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Morning Edition
Friday, March 9, 2007

Minnesota Public Radio Stories


National Public Radio Stories

  • Hill Democrats Unveil New Plans for Iraq
    Democratic leaders in the House and Senate have presented separate plans meant to change the course of the war in Iraq. Both proposals set timetables for withdrawing U.S. forces.
  • First Hearings Set for 14 Key Terrorism Suspects
    The Pentagon holds its first hearings Friday for 14 high-profile terrorism suspects detained at Guantanamo Bay, Cuba. The hearings, closed to the media, are to determine if the prisoners are so-called "enemy combatants."
  • CBS Execs Defend Couric's Lagging Ratings
    Months after Katie Couric took over the CBS Evening News, the network remains in third place in the news-ratings race. Couric's bosses say she is helping reach a new demographic of younger viewers and women.
  • Film Contrast: Loud '300,' Quiet 'Silence'
    Two debuts: 300 is a fierce, stylized retelling of Spartans at the Battle of Thermopylae. Into Great Silence is a documentary about a French monastery where a vow of silence is observed.
  • Energy Concerns Push Clocks Forward this Weekend
    The annual ritual of resetting our clocks to spring forward one hour usually starts on the first Sunday in April. This year, daylight-saving time starts three weeks early. Some say the move will save oil; others worry it will cause a mini-Y2K.
  • Bush Visit Prompts Protests in Brazil
    President Bush and Brazilian President will promote an agreement that Bush says will boost alternative fuel production and wean U.S. cars from gasoline. But thousands of rotesters crowded the streets of Sao Paulo ahead of the Bush visit, protesting the deal.
  • Exploitation Aids Brazil's Economic Boom
    Brazil's economy is among Latin America's strongest, but success comes at a cost. Rights groups estimate that more than 25,000 Brazilians work in brutal conditions in industries such as mining and farming.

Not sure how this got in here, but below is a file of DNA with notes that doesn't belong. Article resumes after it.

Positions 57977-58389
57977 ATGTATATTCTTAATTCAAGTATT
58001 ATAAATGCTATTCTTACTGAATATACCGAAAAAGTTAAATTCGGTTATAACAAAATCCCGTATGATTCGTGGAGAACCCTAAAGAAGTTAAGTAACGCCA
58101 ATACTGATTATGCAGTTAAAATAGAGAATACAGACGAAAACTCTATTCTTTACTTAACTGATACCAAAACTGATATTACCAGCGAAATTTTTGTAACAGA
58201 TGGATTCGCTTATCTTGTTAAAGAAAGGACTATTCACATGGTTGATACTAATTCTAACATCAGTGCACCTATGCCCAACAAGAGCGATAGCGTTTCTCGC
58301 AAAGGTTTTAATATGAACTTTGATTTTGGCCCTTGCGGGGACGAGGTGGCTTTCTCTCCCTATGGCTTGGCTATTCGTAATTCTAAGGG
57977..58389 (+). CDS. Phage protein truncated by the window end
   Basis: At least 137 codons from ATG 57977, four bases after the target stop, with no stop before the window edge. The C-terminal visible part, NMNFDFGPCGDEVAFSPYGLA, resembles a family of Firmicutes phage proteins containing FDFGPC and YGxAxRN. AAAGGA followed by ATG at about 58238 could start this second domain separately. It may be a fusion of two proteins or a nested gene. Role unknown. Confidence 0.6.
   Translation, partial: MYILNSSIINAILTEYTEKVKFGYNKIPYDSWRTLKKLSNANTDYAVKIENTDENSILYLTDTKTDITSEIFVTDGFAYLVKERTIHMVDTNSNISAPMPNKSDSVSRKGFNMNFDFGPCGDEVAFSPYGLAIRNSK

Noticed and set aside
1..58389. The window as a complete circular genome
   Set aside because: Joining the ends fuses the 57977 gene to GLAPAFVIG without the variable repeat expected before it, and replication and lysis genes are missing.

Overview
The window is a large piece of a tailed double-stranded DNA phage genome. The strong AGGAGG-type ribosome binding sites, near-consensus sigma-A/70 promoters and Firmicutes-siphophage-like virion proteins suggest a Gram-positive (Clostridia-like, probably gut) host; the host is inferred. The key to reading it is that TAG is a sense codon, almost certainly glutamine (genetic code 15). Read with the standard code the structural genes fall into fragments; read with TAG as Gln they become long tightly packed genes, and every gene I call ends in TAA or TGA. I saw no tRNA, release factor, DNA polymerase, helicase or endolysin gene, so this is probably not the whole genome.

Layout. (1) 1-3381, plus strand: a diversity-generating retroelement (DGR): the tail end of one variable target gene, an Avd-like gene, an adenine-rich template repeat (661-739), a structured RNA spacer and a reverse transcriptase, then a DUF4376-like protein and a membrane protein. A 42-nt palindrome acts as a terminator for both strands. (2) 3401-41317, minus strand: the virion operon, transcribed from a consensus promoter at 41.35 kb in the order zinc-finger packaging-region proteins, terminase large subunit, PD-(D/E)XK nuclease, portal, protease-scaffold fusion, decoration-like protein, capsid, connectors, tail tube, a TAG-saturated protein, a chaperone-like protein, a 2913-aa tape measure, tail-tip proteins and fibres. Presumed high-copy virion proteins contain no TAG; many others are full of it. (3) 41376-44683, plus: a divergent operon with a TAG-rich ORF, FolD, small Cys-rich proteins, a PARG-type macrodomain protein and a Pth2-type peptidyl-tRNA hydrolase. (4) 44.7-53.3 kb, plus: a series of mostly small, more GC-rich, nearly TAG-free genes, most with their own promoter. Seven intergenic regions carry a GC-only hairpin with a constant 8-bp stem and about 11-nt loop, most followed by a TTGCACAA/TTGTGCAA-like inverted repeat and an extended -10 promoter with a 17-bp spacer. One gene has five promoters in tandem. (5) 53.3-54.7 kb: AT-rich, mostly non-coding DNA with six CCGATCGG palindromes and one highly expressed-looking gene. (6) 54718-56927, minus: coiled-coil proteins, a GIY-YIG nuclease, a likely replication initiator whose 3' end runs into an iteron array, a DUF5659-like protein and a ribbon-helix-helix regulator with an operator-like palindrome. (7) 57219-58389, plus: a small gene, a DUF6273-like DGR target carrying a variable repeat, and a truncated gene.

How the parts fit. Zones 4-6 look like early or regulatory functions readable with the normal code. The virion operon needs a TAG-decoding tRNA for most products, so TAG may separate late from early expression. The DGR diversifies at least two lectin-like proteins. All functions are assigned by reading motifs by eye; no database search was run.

• 'Operation Spamalot' Targets E-Mail on Stocks
    Federal officials are cracking down on e-mail spam that urges people to buy stocks in small, unknown companies. Thursday, regulators suspended trading in the stocks of 35 companies linked to spam campaigns. Officials say about 100 million e-mails, carrying subject lines such as "Fast Money" are sent by people who profit when a stock price jumps. But when the price falls, ordinary investors lose money.
  • 401 K Fees Get Congressional Attention
    If you have a 401-K retirement account, you may be paying more in fees than you think. So say pension experts who spoke on Capitol Hill this week. Over time, the fees paid can personal retirement savings by tens of thousands of dollars.
  • A Big Bunch of Billionaires Join 'Forbes' List
    The growing global economy has added many new members to Forbes magazine's annual list of the richest people in the world. The list of billionaires has swelled to 946, with 200 newcomers. Bill Gates is still on top.

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